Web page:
Alberta Environment and Parks is part of a team currently working on several culvert operations in an effort to recover populations of native trout and whitefish in the central and northern watersheds of the Eastern Slopes Fish Management Zone.
Winter has arrived! Over the past two years, we have looked at animals who leave the province or the ones who take long winter naps until spring. This year, our focus is on those animals that brave the challenges of our cold and snowy climate. This is the first of a four part series on our province’s most resilient animals. Continue reading
One of North America’s largest fish hatcheries is getting a well-deserved overhaul. The Sam Livingston Fish Hatchery (SLFH), located in southeast Calgary, has raised over 50 million trout from eggs to adults since it opened in 1973. For the first time in more than 40 years, the facility will undergo renovations to update its water treatment systems and modernize its equipment.
Here are five things you should know about the upgrade: Continue reading
Who says horror stories can’t have happy endings? After nearly two years, the Texaco East Pond has been restocked and is open to fishing again. The popular local fishing hole was closed after an angler reported an unusual catch on June 23, 2015. This fishy find was in fact a black bullhead – a species of catfish – and the ecological impacts it had on the pond were devastating.
It’s easy to forget that hunting SMALL game can be every bit as exciting and challenging as hunting large game once you’ve made the switch and you’ve successfully stocked your freezer with deer meat.
When it comes to boreal lakes in Northern Alberta, Wadlin Lake is as good an example as you will find.
A gravel road and a modest campground operated by Mackenzie County are the only man-made features along the shore of this stunning 1,900 hectare lake.
The nearest settlement is the town of Fort Vermilion. Fort Vermilion, established on the banks of the Peace River in 1788, is one of Alberta’s two oldest European settlements. Continue reading
From its rugged and remote upper reaches to its meandering path to join the South Saskatchewan River, the Oldman River watershed is known for its stunning natural beauty.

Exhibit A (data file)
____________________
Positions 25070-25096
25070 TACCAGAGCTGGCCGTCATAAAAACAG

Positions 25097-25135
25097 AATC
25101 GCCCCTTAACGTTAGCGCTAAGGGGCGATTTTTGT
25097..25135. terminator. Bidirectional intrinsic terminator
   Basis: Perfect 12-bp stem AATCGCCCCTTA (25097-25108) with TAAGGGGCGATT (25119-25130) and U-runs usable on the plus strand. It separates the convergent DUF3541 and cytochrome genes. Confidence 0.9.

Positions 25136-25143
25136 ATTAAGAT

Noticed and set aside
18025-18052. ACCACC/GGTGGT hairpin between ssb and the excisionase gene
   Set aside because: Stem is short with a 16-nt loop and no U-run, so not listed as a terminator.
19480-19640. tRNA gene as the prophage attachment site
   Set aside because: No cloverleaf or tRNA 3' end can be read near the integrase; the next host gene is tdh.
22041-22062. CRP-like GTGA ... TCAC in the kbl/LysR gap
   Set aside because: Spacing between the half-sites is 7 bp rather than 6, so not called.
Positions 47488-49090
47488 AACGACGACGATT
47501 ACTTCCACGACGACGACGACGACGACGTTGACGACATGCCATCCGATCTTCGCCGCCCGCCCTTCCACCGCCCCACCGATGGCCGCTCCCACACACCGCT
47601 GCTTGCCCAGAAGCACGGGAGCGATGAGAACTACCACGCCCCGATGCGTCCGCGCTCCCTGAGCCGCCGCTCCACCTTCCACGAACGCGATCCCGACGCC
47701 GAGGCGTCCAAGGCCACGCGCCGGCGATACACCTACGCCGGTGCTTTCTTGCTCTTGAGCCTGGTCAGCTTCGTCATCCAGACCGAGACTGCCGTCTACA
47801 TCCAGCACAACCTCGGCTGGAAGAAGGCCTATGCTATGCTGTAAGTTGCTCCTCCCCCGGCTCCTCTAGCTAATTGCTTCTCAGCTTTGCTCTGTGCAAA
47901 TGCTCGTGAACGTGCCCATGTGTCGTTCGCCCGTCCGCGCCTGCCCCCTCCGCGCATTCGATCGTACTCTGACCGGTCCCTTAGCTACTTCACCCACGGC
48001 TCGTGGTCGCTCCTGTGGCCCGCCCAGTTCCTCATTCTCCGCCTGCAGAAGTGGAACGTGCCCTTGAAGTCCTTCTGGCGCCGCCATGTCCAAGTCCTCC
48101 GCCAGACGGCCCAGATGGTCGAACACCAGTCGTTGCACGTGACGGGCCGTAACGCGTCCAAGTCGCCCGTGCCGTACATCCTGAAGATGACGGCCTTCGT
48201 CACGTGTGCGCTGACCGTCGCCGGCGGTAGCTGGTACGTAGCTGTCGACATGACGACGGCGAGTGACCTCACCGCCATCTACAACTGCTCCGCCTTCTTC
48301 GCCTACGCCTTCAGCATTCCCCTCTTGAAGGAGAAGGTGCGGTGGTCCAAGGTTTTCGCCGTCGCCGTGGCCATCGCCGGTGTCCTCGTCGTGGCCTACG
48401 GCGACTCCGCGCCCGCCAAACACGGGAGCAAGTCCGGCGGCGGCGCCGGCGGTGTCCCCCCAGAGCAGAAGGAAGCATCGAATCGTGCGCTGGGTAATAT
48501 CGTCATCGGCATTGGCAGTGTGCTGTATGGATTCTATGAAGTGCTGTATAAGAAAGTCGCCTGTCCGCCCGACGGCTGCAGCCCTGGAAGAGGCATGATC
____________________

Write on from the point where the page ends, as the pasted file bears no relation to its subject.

In the alpine tundra and old-growth spruce and fir forests of the Beehive Natural Area, three creeks (Hidden, Dutch and Racehorse creeks) converge at Three Rivers Gap to form the Oldman River. The river runs from southwest to northeast, with a dip south across the border into Glacier National Park.
Numerous campgrounds and parks along the river’s route provide access for fishing, rafting, canoeing, nature watching and… rock skipping.
How many fish can be sustainably harvested from an Alberta lake? To answer that question, you need a basic understanding of biological economics. Let’s start by asking some straightforward questions:
- How many fish are in a lake?
- How many fish do you want to be there?
- What is the annual interest rate (the surplus population growth rate)?
- How necessary or important is reinvestment of fish back to the population?
For more than a century, Albertans have enjoyed boating, sailing, fishing, hiking and bird watching on and around Lake Newell. But until 1914, there was no lake there.
Lake Newell is actually a reservoir created after Canadian Pacific Railroad (CPR) built the Bassano Dam as part of the ‘Eastern Irrigation’ system designed to entice settlers to the naturally semi-arid area.
The dam was so successful that it was raised in 1934, and today Lake Newell is one of Alberta’s largest reservoirs. The the lake’s surface area fluctuates, but is usually about 6.5 kilometres wide and 14 kilometres long. At its deepest point, it’s about 20 metres deep.
Wolves call the boreal forest around Wolf Lake home. The name and the surrounding area are evocative of the unspoiled nature, mature forest and striking scenery that visitors will find there.
The lake is popular for its simple, quiet and well-maintained campground, as well as other popular activities like berry picking, boating, swimming and water sports. The lake is slightly off the beaten path, and the only development on its shoreline is the campground and access road that were built in 1963. Continue reading